Single-crystal fibers for higher-power lasers
Fiber lasers find many applications in materials processing, including cutting, welding, drilling, and marking metal. To maximize their market penetration, it is necessary to increase their output power. Conventional fiber lasers—in which the gain medium consists of a single fused silica strand—can emit only about 1.2kW of power. They are limited by the physical properties of rare-earth-doped silica materials. We have developed single-crystal yttrium aluminum garnet (YAG) fibers, whose physical properties are superior to those of amorphous silica and which handle much higher output powers. These fibers enable a whole new array of applications, including materials processing and medical lasers.
There have been several approaches to the development of high-power (multi-kilowatt) lasers. Bulk single crystals are used extensively for their excellent thermal conductivity, efficiency, and mechanical resistance. However, heat dissipation becomes a problem in these systems at very high powers. A good remedy is to use fibers instead of bulk crystals. Ytterbium-doped glass fibers have demonstrated several kilowatts of continuous-wave output power with excellent efficiency.1 In fiber lasers, the pump is guided in a medium that is about 100μm in diameter, and the laser signal in a single-mode core (about 10μm). The low absorption of the pump is spread over a long length of fiber (around 1m), which makes the heat load dissipate better than in a bulk crystal, where the pump is absorbed over just a few millimeters. However, fiber lasers exhibit limited performance in pulsed regimes because high peak powers confined in a small core induce nonlinear effects that affect the quality of the laser beam. Our solution is to develop single-crystal fibers that act like a hybrid of glass fibers and bulk crystals (see Figure 1).2 Single fibers maintain all the advantages of bulk single crystals, such as thermal conductivity, efficiency, and mechanical resistance.
Our approach is to grow single-crystal doped YAG fibers by the laser-heated pedestal growth (LHPG) method (see Figure 2). A focused beam from a carbon dioxide (CO2) laser heats the tip of a sintered ceramic rod with the desired composition. A mechanical apparatus lowers a seed crystal with the chosen orientation into the molten zone, then pulls the resultant fiber from the melt. This technique enabled us to grow long, flexible, single-crystal fibers.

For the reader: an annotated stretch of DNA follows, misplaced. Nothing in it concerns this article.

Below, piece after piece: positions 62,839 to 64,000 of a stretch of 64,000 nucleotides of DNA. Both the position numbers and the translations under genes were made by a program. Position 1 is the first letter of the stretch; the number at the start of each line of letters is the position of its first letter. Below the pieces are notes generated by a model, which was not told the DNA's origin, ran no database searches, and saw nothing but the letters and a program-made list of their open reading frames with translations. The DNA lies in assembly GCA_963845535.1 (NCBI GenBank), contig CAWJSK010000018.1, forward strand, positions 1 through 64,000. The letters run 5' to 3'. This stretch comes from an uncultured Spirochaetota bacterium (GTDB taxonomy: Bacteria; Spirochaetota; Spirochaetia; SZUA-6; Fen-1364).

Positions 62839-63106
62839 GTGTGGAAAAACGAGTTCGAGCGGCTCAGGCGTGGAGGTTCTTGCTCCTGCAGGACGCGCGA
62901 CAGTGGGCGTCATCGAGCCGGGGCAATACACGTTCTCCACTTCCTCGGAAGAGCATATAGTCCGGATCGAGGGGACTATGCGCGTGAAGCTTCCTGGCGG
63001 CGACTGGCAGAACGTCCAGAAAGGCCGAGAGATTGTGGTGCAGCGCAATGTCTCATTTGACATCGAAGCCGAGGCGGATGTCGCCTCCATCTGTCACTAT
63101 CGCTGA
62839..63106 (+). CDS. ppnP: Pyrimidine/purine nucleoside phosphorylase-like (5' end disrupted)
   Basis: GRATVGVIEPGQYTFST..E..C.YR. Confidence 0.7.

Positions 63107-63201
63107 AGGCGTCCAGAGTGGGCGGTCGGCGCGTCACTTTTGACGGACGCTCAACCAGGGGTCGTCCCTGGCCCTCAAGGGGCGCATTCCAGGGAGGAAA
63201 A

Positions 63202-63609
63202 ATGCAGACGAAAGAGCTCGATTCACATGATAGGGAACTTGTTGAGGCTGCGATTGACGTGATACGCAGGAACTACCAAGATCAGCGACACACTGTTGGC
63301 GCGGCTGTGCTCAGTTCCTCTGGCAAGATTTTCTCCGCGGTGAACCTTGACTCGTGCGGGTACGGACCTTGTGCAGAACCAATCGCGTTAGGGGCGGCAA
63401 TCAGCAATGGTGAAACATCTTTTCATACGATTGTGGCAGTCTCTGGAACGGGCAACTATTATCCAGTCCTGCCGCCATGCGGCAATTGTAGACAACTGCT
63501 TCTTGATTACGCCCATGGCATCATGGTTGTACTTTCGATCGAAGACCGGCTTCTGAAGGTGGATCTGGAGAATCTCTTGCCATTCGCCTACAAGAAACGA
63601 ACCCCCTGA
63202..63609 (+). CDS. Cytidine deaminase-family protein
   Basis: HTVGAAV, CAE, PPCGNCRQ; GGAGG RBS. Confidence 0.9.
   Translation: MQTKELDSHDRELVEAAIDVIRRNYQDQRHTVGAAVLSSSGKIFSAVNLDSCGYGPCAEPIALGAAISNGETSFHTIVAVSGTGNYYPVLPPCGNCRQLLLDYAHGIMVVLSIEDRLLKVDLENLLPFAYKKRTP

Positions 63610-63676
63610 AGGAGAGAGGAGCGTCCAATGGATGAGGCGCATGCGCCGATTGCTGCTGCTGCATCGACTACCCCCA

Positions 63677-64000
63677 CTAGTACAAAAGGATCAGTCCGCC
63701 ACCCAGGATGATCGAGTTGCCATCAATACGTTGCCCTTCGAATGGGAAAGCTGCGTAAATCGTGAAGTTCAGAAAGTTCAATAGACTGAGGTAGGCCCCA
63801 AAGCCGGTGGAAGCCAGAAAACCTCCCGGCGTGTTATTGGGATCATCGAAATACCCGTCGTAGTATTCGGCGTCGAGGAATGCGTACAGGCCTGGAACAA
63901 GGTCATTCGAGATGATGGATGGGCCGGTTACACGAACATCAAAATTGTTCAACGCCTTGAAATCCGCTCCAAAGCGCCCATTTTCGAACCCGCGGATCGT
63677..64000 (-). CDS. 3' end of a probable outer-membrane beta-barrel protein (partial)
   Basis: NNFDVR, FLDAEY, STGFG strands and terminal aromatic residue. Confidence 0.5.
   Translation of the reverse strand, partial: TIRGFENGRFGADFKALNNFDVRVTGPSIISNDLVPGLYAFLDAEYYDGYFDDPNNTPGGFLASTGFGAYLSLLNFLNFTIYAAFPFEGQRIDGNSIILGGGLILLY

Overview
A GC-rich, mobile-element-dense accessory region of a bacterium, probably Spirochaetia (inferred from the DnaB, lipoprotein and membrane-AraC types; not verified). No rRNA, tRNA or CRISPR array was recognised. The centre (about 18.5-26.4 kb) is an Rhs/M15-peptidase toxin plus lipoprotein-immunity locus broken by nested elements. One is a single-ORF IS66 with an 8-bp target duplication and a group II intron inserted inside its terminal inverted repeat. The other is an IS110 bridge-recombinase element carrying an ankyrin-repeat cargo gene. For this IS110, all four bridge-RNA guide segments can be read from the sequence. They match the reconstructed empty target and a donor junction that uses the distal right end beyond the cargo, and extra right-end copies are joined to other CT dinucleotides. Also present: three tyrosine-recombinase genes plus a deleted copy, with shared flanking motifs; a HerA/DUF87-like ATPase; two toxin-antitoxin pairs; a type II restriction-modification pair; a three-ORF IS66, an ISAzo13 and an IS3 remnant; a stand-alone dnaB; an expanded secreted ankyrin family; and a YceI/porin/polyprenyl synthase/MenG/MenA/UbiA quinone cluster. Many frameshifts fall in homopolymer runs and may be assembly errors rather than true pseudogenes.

To fabricate single-crystal YAG fibers as laser gain media, the challenge was to synthesize a cladded flexible fiber with a core of dopant—erbium (Er), neodymium (Nd), or ytterbium (Yb)—that would exhibit good wave-guiding properties. Some dopants, such as Nd, spontaneously congregate at the center of the crystal during growth, creating a natural core of dopant in the crystal, while others (such as Er or Yb) do not. For those not spontaneously congregating at the core, we coated the as-grown fibers with polycrystalline YAG.
We grew single-crystal Nd:YAG fibers of up to 900mm in length. These fibers consisted of a doped core, 30μm in diameter, surrounded by an undoped YAG cladding with an outer diameter of 70–100μm. To clad doped single-crystal YAG fibers with polycrystalline YAG, we developed a new sol-gel process (a chemical process by which a solid compound is made from liquid precursors). We were then able to synthesize high-quality Er:YAG and Yb:YAG fibers with dopant concentrations as high as 10%. Finally, we used a closed-loop feedback system to improve control of sizing the fiber diameter, and reduced the maximum diameter fluctuations from 7% to less than 1% (see Figure 3). These developments enabled us to produce very high quality, low-scattering (as low as 0.1dB/m), flexible single-crystal fibers. Preliminary power handling experiments in our fibers show a damage threshold of 6MW/cm2 in continuous mode. We consider this result highly promising because the threshold for a bulk Nd:YAG crystal is about 1MW/cm2.
It is crucial for future generations of fiber lasers to overcome the limitations of glass to reach very high powers. Therefore, we have developed single-crystal fibers of doped YAG that act as a hybrid between bulk crystals and glass fibers. In this work, we grew 900mm-long and 30μm-diameter single-crystal strands with a variety of dopants. Preliminary results confirm the potential for such fibers to overcome the limitations of materials commonly used to fabricate lasers. The next steps for our technology will be lasing experiments using our cladded fibers in both continuous-wave and pulsed regimes, to enable proof of superior gain and efficiency.
Gisele Maxwell founded Shasta Crystals in 2006 for the commercial development of crystals grown by LHPG technology. Prior to this, she worked at Silicon Light Machines, and as an engineering manager at Crystal Technology Inc. She holds one patent, has published over 25 articles, and has co-authored two book chapters.